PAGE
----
Israel and Syria once again Negotiating over Golan Heights

In intro to IR on Wednesday we addressed global environmental issues and we went over this chart outlining Thomas Homer-Dixon’s overview regarding the link between environmental scarcity and security. According to Homer-Dixon, environmental degradation is not only an important economic, social, and health issue, it is crucially an issue of importance for global security.

We see the important link between increased environmental scarcity and social effects (like ethnic conflicts, deprivation conflicts and coups d’etat), facilitated indirectly at times by the conditions of weakened states.

Homer-Dixon argues that these environmentally-driven conflicts will increase the more the environment degrades. Moreover, it is just those places in the world that have the least capacity to deal with the potentially negative effects of environmental degradation whose environments will be most likely to suffer.

In the far left column is “unequal resource access”. One of the most important resources to humankind is water. The conflict between Syria and Israel over the Golan Heights is crucially linked to water. As we learn from the New York Times:

JERUSALEM — Peace overtures between Israel and Syria moved up a gear on Wednesday when a Syrian cabinet minister said that Prime Minister Ehud Olmert of Israel had sent a message to President Bashar al-Assad to the effect that Israel would be willing to withdraw from all the Golan Heights in return for peace with Syria.

The Syrian expatriate affairs minister, Buthaina Shaaban, told Al Jazeera television, “Olmert is ready for peace with Syria on the grounds of international conditions; on the grounds of the return of the Golan Heights in full to Syria.” She said that Turkey had conveyed the message.

Israeli officials did not deny the statement from Damascus but would not confirm it either, offering a more general, positive reaction. “Israel wants peace with Syria; we are interested in a negotiated process,” said Mark Regev, a spokesman for Mr. Olmert. “The Syrians know well our expectations, and we know well their expectations…”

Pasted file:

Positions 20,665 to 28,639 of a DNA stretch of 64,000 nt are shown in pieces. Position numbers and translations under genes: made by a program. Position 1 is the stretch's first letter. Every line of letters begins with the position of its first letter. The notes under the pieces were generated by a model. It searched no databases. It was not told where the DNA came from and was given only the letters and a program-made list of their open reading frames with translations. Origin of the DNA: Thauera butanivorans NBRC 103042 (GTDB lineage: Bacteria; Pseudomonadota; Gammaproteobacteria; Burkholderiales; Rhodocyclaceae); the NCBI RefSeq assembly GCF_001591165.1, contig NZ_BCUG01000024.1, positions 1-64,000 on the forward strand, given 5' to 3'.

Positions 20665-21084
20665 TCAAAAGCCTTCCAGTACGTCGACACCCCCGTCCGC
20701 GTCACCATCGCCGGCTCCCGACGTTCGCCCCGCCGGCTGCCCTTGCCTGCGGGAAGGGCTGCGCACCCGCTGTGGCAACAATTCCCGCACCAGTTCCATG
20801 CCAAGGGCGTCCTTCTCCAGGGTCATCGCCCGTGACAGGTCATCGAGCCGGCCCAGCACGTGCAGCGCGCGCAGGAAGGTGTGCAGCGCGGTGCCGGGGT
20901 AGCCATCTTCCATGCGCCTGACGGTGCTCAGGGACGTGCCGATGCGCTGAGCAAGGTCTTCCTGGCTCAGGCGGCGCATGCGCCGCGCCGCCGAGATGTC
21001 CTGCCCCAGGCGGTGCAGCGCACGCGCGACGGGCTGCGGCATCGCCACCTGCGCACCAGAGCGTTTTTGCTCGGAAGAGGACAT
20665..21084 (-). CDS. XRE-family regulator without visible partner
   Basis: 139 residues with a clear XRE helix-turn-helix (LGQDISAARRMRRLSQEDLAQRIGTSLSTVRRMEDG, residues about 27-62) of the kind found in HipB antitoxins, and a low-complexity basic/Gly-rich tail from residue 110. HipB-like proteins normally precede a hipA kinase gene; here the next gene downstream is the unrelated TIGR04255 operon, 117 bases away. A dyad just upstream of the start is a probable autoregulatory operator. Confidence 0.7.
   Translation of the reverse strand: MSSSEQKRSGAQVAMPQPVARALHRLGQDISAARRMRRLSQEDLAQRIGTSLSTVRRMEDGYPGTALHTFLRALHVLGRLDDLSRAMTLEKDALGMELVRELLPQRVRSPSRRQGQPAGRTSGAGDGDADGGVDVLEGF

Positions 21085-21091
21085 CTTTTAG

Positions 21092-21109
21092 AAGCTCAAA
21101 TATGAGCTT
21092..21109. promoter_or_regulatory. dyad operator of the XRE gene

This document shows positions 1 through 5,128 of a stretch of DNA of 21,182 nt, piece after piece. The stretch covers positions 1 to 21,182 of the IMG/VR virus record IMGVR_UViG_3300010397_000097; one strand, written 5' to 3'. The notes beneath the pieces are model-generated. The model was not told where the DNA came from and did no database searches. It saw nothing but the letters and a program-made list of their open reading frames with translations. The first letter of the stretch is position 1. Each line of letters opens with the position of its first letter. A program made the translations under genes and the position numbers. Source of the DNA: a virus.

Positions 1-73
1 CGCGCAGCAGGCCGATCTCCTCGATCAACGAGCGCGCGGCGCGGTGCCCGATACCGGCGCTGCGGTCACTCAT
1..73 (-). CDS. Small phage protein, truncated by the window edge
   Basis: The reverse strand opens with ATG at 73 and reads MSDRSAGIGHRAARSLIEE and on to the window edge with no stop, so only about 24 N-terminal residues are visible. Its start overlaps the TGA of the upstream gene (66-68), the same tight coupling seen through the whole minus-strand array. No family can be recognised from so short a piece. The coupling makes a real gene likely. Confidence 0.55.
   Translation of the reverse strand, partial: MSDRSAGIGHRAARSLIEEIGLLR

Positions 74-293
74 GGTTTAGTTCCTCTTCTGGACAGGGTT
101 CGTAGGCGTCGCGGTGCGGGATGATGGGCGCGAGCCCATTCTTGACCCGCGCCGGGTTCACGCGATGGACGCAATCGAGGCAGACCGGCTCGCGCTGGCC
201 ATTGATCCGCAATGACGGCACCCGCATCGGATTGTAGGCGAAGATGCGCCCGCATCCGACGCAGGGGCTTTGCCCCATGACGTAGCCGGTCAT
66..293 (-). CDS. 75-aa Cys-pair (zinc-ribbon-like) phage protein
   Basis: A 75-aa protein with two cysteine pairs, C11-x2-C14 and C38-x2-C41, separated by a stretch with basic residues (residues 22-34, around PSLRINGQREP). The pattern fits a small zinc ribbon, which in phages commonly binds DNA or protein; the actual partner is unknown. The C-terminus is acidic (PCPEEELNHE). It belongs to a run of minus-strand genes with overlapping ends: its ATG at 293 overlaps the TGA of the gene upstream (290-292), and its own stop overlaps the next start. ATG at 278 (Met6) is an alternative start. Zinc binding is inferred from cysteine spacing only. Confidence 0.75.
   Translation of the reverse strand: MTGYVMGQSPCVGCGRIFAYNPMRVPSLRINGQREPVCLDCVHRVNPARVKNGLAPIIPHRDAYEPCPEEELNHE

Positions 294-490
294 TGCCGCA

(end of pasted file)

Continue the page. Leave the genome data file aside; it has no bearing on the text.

“…Withdrawal from the Golan Heights is a contentious issue in Israel. The territory is a strategic plateau that overlooks a large swath of northern Israel. Israel has objected to past Syrian demands for access to the shore of the Sea of Galilee, a main water source for Israel.

Yehuda Raizner/Agence France-Presse — Getty Images

An Indian member of the United Nations force in the Golan Heights, a strategic

plateau that overlooks a swath of northern Israel.

The Onion on UN Report Declaring China Air Pollution Champion

In their inimitable way, the fine people at the Onion have used a new UN report on air pollution as the source for this satirical report. China is now the world’s worst (or best–I suppose it depends on one’s perspective) air polluter. Some memorable quotes from the Chinese “Ambassador” interviewed in the report:

“The labor of my people have [sic] made the sky black with the smoke of progress. We are overjoyed!”

“The sky over China is now a rainbow of grays reflecting all the shades of our prosperity.”

“Close to one million people will die of cancer in China this year. Cancer is a very modern disease!”

Happy Earth Day

Today is Earth Day, a celebration of our planet and a day to reflect on all that it gives us and all that we do to make it less likely to continue to provide for us into the future. While we are unlikely to be entering a neo-Malthusian period, we are putting an ever increasing strain on the fragile ecosystem. Here, from the Vancouver Sun, are ten things that you can do to make a difference. How many of these are you currently doing? I hereby publicly commit that I will ride my bicycle to work until the end of the semester (that’s only about two weeks from now, but still two weeks is two weeks.)

1. Leave your car at home for a day (or a week or a month) and try walking or biking. If work is too far away to walk, take public transit or carpool. One city bus eliminates the emissions of 40 cars.

2. Turn off the lights, the computer and the television when they are not in use. Using only highly efficient and money-saving appliances can reduce the electricity consumption of an average household to one-10th of the national average.

3. Try eating meat-free at least one day a week. A meat-based diet requires seven times more land than a plant-based diet. Livestock production is responsible for more climate change gasses than all the motor vehicles in the world.

4. Choose foods produced organically, locally and in season. Support your regional farmers and farming industry: buying locally and in season is better for the environment than buying foods that have been shipped hundreds of kilometres to your local market.